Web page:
Chad wonders if the Pujols deal might join his top five flops of all time:

●New Coke (1985): Was anybody complaining about Coca-Cola? What were they thinking? This was like adding skylights and terraces to the Pyramids.

●Chevy Chase’s talk show (1993): Magic Johnson’s talk show actually was worse, but he was a point guard; Chase is an entertainer.

●Ben-Gay Aspirin (1990s): Yes, Ben-Gay Aspirin. For real. I mean, I’ll smear that delightfully smelly stuff on my back, but do I care to swallow it?

●Dennis Miller on “Monday Night Football” (2000-01): I still have nightmares of the former funny guy referring to Coach Mike Shanahan as “Shanny” 37 times in four quarters.

●Susan B. Anthony dollar (1979-81, 1999): Hey, I was as big a fan of women’s suffrage as the next guy, but I don’t want some feminist coin rolling around my pocket ruining the feng shui of my favorite quarters and dimes.

via Couch Slouch: Albert Pujols’s California dreams quickly turn to nightmares – The Washington Post.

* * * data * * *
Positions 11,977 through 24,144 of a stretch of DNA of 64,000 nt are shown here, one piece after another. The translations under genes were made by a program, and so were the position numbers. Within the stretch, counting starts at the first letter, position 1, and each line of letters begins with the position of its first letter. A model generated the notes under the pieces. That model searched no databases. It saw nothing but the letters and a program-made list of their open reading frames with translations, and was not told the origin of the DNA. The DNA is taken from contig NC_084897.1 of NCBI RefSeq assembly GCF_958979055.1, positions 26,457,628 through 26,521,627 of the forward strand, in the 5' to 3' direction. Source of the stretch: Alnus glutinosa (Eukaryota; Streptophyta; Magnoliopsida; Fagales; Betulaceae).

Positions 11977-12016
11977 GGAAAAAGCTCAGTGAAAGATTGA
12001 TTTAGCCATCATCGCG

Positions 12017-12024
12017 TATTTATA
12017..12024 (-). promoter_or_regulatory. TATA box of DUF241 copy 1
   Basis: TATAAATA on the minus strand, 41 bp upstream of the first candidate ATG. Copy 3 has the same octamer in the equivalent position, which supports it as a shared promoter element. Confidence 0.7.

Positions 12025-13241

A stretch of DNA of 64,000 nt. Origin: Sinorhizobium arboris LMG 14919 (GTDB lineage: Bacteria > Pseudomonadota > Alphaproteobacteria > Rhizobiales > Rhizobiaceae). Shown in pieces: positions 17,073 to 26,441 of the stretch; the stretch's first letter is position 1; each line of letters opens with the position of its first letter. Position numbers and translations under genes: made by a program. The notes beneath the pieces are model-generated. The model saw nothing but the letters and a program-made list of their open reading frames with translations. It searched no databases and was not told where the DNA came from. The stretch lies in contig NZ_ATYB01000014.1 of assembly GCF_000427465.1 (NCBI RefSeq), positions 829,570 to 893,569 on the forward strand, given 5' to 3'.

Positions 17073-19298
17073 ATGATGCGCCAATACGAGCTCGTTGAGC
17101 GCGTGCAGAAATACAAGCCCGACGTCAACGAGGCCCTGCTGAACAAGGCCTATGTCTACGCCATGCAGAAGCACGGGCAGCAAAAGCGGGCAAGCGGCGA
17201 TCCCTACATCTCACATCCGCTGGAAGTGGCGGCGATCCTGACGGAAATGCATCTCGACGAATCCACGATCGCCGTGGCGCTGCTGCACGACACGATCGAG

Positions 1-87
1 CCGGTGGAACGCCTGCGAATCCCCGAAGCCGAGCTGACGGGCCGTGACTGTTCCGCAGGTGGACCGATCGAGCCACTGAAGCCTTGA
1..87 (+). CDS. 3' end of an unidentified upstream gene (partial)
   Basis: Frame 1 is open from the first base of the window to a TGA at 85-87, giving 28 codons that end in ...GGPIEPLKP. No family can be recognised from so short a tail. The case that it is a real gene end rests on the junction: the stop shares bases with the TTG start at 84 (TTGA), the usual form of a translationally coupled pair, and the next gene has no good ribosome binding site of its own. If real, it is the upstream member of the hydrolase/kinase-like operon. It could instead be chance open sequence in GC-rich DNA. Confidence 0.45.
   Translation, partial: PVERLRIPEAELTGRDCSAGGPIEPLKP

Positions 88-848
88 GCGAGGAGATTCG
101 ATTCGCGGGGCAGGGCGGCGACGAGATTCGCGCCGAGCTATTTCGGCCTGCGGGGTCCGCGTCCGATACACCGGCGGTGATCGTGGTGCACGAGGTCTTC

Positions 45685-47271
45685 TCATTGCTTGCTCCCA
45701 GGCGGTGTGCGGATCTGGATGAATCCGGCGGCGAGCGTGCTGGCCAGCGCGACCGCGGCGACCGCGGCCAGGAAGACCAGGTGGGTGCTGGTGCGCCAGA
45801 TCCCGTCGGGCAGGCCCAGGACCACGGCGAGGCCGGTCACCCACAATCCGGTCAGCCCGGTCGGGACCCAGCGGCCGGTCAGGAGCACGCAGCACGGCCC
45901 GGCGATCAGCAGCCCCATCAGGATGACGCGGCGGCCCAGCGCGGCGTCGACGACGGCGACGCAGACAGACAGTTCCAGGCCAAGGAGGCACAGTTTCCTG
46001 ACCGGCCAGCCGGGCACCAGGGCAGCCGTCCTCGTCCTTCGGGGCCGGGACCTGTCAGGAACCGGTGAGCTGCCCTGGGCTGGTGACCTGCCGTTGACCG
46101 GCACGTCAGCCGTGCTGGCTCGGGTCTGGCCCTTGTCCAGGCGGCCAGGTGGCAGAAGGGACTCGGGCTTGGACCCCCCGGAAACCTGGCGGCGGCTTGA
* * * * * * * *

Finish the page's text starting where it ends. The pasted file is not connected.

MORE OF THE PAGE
What are some other epic failures?

Ron Paul ends campaign

And then there was one.  Ron Paul has suspended his campaign.  Mitt Romney is the last Republican standing.

Paul did better than he did four years ago, and he continues to accumulate delegates at state conventions.  But he was a long way from winning.

Do you see any prospects for Paul or his son or his libertarian philosophy in the future?  In the Republican party?


Ron Paul effectively ending presidential campaign – latimes.com.

Vampires vs. the Blood of Christ

James R. Rogers, a Texas A&M professor and board member of the LCSM Texas District, has an intriguing post at First Things about how the vampire craze can become an occasion to help people understand about the Blood of Christ:

Here’s a report [link at the site] about Danish teens using modern Vampire stories as platforms to think of spiritual matters. Given their immense popularity in the U.S., I also think that these stories can be drawn on to consider theological concepts with teens (and teens at heart) such as the Real Presence in the Supper, the relationship between the New and Old Testaments, and the work of Jesus Christ.

Both Vampire stories and the Christ story center on the identification of life with blood. This starts with Noah in the Old Testament. God tells Noah that he can eat animal flesh, but not animal blood, “You shall not eat flesh with its life, that is, its blood” (Gn 9.4). Still, even in the OT, fallen humanity desperately needs the life that is in the blood. “For the life of the flesh is in the blood, and I have given it to you on the altar to make atonement for your souls; for it is the blood by reason of the life that makes atonement” (Lev 17.11, cf., Lev 11.14, Dt 12.23).